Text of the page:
I'm a Virgo. If you know us, we're all about planning and organization. So, mark my record unblemished when it comes to never forgetting to pack an item or missing a flight. That almost changed today and, in the process, it's changing me. Having left my home in sufficient time, I was mortified when I jumped on the main highway out of my city and all four lanes were at a standstill. Foregoing my natural reaction to panic and become frustrated, I focused on the victims involved in the accident instead (having counted five emergency vehicles heading in their direction), and reminded myself that their ordeal was far more serious than mine. I kept the faith that traffic would soon move, but I was ready to accept defeat. In fact, after :30 minutes of not much progress, I was already searching for the number to US Airways to inquire about other available flights heading to Sarasota, Florida. But something in me stopped myself and I said, "Erica, don't give up. Just keep going. You can make it." And so traffic opened up and I was on my way. I picked up speed, regained some hope, but it would not be long before I was back in stand-still traffic on another major highway and, again, the doubt crept in and I felt defeat hovering. This back-and-forth conflict on the highway and in my mind would continue for several more miles, down another major highway, and inside the airport parking garage but, ultimately, I had made it! Or so I thought.
Reaching check-in, I was informed that I was FIVE minutes too late to make my flight. Not literally, but according to the system that requires you to check in :30 minutes before flight time. Asking what could they do for me, the kiosk agent simply replied "nothing" and that I'd need to book another flight at the main ticketing counter. Having fought against defeat for an hour before, I truly felt it was time to give up hope. But again there was some, unrecognizable tiny fire in me that kept whispering "keep trying"; there was something in me that wouldn't allow me to accept "no." I took that tiny hope to the main ticketing counter and assured the agent there was something she could do. She said there was not and instead began looking at other flights for me--even flights out of other nearby airports. But I couldn't accept her consolation either. I wanted--needed--to be on my flight. It was as simple as that.
Seeing that I wasn't ready to acquiesce, the agent gave me a boarding pass for a later flight but suggested I use it to get through security in an attempt to make my original flight. At this point, it was 8:37 a.m.; my flight was departing at 8:45. And, yet, I kept pushing: past the boarding agent and through security (although three TSA agents told me I would not make it, and further complicated matters by re-scanning one of my carry-on items). One agent even informed me that he was sure the airplane door was already closed by then so trying to make it was pointless. Starting to finally accept I had done the best I could, even I had slowed my pace when putting back on my shoes and coat, my mind already beginning to settle on the fact that I would have to return home and try to depart later. But that tiny spark of hope was STILL flickering ever so faintly and, so, I picked up my pace and headed to Gate 29 anyway. As I rounded the corner, the boarding area was completely empty--but flight 3346 was still sitting on the tarmac! I asked the boarding area agent about the flight and told her I was supposed to be on it but was told it was simply too late to board it.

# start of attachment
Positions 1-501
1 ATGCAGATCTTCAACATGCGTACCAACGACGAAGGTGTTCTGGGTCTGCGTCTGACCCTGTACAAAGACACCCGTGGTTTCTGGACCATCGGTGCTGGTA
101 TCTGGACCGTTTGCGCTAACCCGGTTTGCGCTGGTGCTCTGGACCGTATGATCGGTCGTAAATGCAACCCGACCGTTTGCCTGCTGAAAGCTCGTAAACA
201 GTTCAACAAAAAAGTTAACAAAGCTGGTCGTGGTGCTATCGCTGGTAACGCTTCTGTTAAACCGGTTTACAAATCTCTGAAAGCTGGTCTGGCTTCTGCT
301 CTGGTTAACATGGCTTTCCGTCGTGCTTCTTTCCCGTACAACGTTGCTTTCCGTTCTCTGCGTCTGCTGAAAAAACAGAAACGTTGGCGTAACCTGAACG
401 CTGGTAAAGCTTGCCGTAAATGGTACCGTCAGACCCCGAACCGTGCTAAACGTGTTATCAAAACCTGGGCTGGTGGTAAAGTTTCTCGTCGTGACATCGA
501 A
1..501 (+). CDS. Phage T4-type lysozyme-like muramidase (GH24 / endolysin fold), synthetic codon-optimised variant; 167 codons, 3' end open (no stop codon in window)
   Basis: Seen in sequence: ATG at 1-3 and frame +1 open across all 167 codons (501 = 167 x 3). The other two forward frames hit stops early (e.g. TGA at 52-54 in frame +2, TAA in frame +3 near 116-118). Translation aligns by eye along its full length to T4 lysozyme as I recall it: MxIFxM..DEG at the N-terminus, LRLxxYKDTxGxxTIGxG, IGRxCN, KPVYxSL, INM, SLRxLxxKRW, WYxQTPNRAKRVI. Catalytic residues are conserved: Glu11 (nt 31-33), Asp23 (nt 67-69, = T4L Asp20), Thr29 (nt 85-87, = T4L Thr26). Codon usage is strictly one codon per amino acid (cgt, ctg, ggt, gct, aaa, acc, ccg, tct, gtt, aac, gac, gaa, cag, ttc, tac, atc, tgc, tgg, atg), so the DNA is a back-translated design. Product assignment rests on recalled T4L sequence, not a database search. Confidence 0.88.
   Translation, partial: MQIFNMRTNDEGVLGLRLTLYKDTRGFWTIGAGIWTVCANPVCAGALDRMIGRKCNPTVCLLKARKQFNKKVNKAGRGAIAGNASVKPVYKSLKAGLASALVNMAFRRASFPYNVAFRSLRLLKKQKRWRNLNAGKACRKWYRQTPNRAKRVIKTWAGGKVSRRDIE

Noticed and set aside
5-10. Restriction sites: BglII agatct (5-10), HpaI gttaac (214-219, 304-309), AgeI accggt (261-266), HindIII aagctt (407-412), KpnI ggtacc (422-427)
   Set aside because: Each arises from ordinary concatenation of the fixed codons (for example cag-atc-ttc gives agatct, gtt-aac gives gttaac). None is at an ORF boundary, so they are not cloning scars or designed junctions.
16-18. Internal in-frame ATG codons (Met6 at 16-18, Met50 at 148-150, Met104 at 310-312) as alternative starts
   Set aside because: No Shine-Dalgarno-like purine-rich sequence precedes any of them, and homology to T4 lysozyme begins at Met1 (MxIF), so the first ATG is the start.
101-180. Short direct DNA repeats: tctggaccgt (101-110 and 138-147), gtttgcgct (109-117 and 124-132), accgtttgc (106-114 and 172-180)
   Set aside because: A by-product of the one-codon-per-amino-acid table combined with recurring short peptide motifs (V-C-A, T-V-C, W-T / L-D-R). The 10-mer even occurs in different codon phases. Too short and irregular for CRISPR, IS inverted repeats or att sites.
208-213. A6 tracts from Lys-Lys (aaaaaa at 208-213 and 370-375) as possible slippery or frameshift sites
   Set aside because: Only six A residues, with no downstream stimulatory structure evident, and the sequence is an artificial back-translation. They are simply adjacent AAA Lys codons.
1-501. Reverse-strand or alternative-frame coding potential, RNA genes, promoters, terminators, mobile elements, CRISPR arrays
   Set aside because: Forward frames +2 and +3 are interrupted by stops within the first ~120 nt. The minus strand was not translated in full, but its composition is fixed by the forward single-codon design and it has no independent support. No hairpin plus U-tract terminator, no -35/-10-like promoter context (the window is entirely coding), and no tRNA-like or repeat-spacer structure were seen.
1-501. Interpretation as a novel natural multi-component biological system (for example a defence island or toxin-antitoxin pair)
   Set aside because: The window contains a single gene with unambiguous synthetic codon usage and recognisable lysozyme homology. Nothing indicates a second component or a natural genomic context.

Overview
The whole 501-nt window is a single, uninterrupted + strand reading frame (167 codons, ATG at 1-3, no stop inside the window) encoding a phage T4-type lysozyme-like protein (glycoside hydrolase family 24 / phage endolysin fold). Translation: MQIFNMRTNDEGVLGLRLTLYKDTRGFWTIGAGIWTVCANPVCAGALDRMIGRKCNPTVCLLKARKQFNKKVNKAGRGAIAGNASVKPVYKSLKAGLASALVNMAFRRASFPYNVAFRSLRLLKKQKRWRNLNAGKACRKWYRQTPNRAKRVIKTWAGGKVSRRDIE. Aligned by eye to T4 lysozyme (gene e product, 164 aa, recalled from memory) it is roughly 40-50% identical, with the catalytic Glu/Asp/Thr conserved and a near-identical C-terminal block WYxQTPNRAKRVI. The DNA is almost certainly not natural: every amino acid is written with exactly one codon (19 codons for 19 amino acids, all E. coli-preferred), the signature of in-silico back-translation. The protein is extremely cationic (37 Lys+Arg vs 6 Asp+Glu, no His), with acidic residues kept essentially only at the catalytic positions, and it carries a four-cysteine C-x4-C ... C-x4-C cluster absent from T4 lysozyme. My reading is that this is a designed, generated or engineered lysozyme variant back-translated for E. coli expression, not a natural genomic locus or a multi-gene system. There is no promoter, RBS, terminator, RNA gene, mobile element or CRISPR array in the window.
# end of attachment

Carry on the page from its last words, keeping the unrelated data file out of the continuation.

"That flight behind me?" she asked, looking over her shoulder and out of the window.
"Yes!" I replied.
"It's still fueling," she stated matter of factly.
"Does that mean there's a possibility I can get on it?" I asked in desperation.
"Hold on," she nonchalantly replied while dialing the ramp agent.
I felt my hope growing.
"Hey. I have Ms. Kennedy up here. She's supposed to be on that flight. Uh huh. Yeah. Okay. I'm sending her down."
And with that, the agent told me to follow her, popped the gate door, and down the ramp I went! My bag was gate checked and I was told to take any available seat. Ten minutes later, I was in the air.
After I caught my breath and gathered myself on what turned out to be a super smooth flight, I could not overlook the fact that at any one of those numerous "roadblocks" from the traffic jams to the security gate hold up, I could have simply given up. That at any time someone's "no" could have become my "okay." That if I simply would have stopped pushing, my outcome--and even destination (as one alternative was to fly me into Tampa)--would have been completely different. Which begged a deeper question about our destinations in life when it comes to going for what we want. Are we settling too quick? Allowing others to direct our course? Accepting "no's" too easily? Giving up mid stream? Whatever it may be, I was reminded today that what separates the "haves" and "have nots" often times is simply resilience and not accepting defeat.
Have you applied for that dream job but got no response? Apply again! Competed in an event and lost? Compete again! Denied a loan for that business you've always wanted to start? Ask a different lender! Started school but dropped out? Re-enroll! Whatever your dream is; whatever it is you want, go for it and don't quit! In the words of author Harriet Beecher Stowe, "Never give up, for that is just the place and time that the tide will turn." I learned that today in the simplest of ways and was grateful for the reminder! So to you, I say be bold. Be brazen. Be steadfast and unmovable. And remember to go for what you want as if your life depended on it because, ultimately, it does! For our destiny lies in the palm of our hands and in the power of our persistence!